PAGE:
Friday, Dec. 03, 2010
Dear Diary:

A few years ago our neighbour gave us the seconds, the slightly imperfect bits he made while building a glass wall for a client. It was an extraordinary gift and much appreciated.

Within moments of its receipt, the spousal unit and I began bickering negotiating about where exactly to put it.

This went on for three years. This was embarrassing because our friend kept asking us when we were going to put up the glass. We had to admit that we were dithering.

The year we put the pond in we also put in a huge cement base by the pond to hold the glass, which weighs over 400 pounds. Finally. A decision. Except, um, when we got the pond finished we realized that it was just too "in your face".

While I'm normally a passionate devotee of "nothing exceeds like excess", even for me the combination of the two things was way, way over the top. Back to the drawing board.

Finally this spring, the spousal unit and I agreed that the glass would look nice just to the right of the walkway heading in to our house. It would be visible from almost everywhere in the yard and it would gradually slip into view as we drove up to the house.

With a decision made, you'd think that things would go quickly. You would be very, very wrong. I dug out ferns and plants, we dug down several feet to put in drainage stuff and on top of that the spousal unit poured a reinforced cement slab with bolts sticking up to hold whatever support we had built for the glass.

Two weeks gone. Next the spousal unit had to set up two big work tables to assemble the glass, insert spacers between each bit, build a wooden frame around the outside to keep the glass square, masked every edge of every bit of glass with tape so it didn't get gunked up with silicone and then siliconed the gaps.

Four days gone. Gave it three weeks to cure. Then, with our hearts in our mouths, we flipped the whole stupidly heavy thing over, so it could be masked and siliconed on the other side. We aren't engineers and we weren't sure if the silicone (which only filled the gaps between the glass about halfway) was strong enough to hold together each 200 lb. plus panel as we flipped it.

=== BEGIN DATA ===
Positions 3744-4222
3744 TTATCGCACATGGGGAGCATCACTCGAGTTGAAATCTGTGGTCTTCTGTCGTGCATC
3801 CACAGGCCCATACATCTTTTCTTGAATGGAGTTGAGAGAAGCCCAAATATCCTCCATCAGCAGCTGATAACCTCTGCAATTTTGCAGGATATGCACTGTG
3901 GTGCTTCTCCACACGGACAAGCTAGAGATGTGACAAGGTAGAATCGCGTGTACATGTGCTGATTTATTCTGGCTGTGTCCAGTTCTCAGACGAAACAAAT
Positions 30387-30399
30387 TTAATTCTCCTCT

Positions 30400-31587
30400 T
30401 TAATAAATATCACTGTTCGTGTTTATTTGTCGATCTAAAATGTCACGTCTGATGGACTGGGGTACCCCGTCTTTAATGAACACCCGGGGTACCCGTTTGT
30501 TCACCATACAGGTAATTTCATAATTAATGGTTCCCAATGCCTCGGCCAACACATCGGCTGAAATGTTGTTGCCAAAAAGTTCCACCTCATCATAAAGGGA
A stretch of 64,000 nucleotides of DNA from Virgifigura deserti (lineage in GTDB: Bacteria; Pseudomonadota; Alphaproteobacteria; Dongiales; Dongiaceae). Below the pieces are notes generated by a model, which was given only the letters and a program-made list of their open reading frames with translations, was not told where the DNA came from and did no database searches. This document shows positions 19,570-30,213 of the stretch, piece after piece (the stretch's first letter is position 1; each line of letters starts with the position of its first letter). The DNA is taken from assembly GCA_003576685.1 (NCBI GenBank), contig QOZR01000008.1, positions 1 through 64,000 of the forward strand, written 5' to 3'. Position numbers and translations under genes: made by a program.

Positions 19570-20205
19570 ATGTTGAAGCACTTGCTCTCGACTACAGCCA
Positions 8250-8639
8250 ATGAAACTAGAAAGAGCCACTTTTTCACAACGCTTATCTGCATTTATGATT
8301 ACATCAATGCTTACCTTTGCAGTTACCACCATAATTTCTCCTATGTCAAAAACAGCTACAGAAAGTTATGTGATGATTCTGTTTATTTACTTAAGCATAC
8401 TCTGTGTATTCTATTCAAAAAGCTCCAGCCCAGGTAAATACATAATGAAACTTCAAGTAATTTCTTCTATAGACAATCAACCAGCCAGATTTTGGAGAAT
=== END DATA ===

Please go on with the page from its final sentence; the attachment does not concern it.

It held, but man did it sway. I am getting too old for this.

Again, another three weeks down while we waited for the newly siliconed back of the glass to cure. In the meantime, the spousal unit went to a metal fabricating shop and ordered an aluminum frame for the glass. We should have done this early in the spring. The shop owner said he would fit us in when he could. One month went by. Then another.

I started envisioning a winter with two enormous tables on my porch with two stupidly heavy bits of glass on them.


Finally the metal frame came. The spousal unit bolted it in place.

The glass had originally been designed to be a large rectangular panel. One side is very textured, the other side very smooth. Our friend was appalled when we told him that we were breaking his panel in half, would join it to make a kind of arrow shape, and in order to make the pattern repeat we intended to butt a shiny side against a matte side.

He made it clear he didn't like this one bit. Awwwwwwkward.

The final, heart stopping step was to move each of these stupidly heavy glass panels from our porches over to the metal frame. They're glass. They're clumsy. The spousal unit spent a week considering everything that could go wrong. He fabricated carrying harnesses and slings for the glass. He made a wooden frame so we could ease the glass on to the metal frame.

Clamps, braces, you name it, he had it on hand.

Our friend may not have been happy, but he's a friend. The weekend we were ready to move the glass he and his son came up, we eased the harnesses and slings on to the glass, tipped it upright, and the four of us moved the first panel into place.

While this was a challenge for the guys, it was at the upper reaches of my strength to keep my corner under control. I can't express the relief I felt when the first piece slid exactly into place and was clamped securely. We were all tired, so moving the second piece was even tougher, but the spousal unit's meticulous preparation paid off big time.

It all aligned perfectly. More clamps, more braces, and we were ready to silicone it to the frame.

We all stood back and surveyed it. It was even better than I hoped. Our friend and his son were surprised and delighted. It works.

Finally done.

The glass was installed a few months ago and it still surprises me. This will sound weird, but it's almost alive. It changes constantly. It's oriented east-west so in the morning when I go out the door it glows. At sunset, it is backlit as I walk towards the house.

As the seasons and elevation of the sun change, as leaves come and go, it constantly morphs. The spousal unit built a frame to fit inside it and we've wrapped the frame with blue Christmas lights. At night now the glass glows, an odd, alien creature deep in the woods.

Totally worth the wait and the bickering.


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